The San Jose Mercury News reported letters were received by Oakwood Municipal Court Judge Margaret Quinn and Dean Olsen, Wright State University aerospace medicine residency program director.

ORIGINAL REPORT

Ex-Oakwood swimmer Brock Turner’s defense team prepared an arsenal of support ahead of his sentencing, including letters from a Wright State University doctor, a high school guidance counselor and an Oakwood judge, a new report shows.

Meanwhile, prosecutors argued Turner was dishonest to a California judge about his apparent use of illicit drugs while a student at Stanford University and Oakwood High School, the San Jose Mercury News reported.

>> MORE: Ex-NCR Corp. official defends Brock Turner, family

Turner was unanimously found guilty by jury in a behind-the-dumpster sexual assault of an intoxicated, unconscious woman at Stanford University in January 2015.

Other letters authored by supporters of Turner, the San Jose Mercury News reported, included:

  • Oakwood High School guidance counselor Kelly D. Owens said Turner is “a young man of character, integrity” and “seeks opportunities to help others, and is absolutely undeserving of the outcome” in the sexual assault trial;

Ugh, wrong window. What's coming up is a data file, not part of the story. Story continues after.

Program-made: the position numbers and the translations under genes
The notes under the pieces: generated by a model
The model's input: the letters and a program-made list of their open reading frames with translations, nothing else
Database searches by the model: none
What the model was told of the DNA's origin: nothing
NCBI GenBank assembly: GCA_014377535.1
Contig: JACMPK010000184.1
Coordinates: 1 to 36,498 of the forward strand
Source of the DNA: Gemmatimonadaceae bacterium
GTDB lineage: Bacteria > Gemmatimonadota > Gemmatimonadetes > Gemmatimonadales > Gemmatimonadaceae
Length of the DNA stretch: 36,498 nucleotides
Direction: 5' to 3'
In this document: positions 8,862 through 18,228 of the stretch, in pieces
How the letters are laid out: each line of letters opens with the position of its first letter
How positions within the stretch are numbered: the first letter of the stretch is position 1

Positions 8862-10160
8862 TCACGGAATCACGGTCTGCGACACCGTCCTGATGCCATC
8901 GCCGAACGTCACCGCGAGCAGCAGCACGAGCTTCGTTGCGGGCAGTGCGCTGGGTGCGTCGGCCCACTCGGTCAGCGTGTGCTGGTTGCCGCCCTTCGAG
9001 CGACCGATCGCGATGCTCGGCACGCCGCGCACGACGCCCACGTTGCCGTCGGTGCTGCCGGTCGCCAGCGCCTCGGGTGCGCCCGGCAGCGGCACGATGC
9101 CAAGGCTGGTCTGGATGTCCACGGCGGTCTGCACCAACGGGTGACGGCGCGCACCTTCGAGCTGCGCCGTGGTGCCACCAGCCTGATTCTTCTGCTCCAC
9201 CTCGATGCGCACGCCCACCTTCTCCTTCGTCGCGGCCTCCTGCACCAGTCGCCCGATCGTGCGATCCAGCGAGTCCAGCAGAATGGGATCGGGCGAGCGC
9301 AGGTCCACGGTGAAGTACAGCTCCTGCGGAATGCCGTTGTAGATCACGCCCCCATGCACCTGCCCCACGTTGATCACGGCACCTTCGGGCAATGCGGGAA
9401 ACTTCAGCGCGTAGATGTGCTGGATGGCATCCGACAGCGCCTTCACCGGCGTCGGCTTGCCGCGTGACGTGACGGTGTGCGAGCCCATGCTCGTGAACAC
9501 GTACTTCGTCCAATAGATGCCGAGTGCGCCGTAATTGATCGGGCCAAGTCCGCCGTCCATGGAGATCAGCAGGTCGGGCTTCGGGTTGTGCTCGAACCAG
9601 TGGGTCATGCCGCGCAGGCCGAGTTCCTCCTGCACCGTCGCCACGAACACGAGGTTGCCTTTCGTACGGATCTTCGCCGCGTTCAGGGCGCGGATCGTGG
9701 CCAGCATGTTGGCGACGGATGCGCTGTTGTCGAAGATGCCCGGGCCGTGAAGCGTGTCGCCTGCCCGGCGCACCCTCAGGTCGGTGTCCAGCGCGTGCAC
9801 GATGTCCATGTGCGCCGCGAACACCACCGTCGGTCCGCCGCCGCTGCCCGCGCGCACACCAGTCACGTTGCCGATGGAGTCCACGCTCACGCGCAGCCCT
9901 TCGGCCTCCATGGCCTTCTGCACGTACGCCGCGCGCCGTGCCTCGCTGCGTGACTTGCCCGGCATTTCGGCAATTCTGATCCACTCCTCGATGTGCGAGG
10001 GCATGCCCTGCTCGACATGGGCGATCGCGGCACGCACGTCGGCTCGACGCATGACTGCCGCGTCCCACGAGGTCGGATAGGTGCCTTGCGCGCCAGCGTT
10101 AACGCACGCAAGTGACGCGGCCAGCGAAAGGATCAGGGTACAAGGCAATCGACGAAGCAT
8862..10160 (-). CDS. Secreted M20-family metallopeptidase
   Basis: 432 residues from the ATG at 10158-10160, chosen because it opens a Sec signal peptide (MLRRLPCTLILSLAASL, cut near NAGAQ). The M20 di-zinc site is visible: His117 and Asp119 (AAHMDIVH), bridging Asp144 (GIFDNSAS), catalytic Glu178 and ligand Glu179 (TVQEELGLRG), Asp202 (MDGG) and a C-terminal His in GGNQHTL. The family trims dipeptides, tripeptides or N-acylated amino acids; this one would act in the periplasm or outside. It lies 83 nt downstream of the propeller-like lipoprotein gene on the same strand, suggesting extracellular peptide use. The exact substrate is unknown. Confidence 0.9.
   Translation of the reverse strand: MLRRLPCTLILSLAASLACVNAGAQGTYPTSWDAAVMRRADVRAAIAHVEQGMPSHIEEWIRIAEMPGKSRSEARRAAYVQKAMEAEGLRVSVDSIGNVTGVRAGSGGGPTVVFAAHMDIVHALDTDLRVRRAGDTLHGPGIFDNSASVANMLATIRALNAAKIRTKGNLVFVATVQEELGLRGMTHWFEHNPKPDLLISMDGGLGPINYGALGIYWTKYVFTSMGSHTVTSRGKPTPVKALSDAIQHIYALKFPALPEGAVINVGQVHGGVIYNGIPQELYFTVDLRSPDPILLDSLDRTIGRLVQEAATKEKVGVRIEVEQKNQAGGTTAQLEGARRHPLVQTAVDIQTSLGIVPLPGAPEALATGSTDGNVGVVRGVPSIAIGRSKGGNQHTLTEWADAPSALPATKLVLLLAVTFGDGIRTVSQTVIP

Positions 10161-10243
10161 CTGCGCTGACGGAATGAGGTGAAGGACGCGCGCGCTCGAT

• Dean Olsen, Wright State University aerospace medicine residency program director, expressed concern that a “fragile” Turner would be damaged by incarceration and likely end up “malignantly hardened toward society.”

Reached by phone this morning, Owens declined to discuss the case.

“I really don’t want to talk about it,” Owens said.

This news organization left messages this morning with staff for Olson.

Court documents show Turner told the judge that “coming from a small town in Ohio, I had never really experienced celebrating or partying that involved alcohol.”

But prosecutors, using Turner’s own text messages and photos, provided the judge with background on Turner’s exposure to drugs and alcohol at Oakwood High School, the San Jose Mercury News reported.

Those texts show Turner and an apparent acquaintance discussed what the friend called “a hankerin for a good acid trip” on Christmas Eve 2014, several weeks before the assault.

“I’m down for sure,” Turner replied to the friend.

Prosecutors told the judge a cell phone video captured several days later shows Turner “smoking from a bong and drinking out of a bottle of liquor immediately after,” according to the San Jose Mercury News.

>>MORE COVERAGE: Stanford: Turner given ‘harshest sanction’ school could give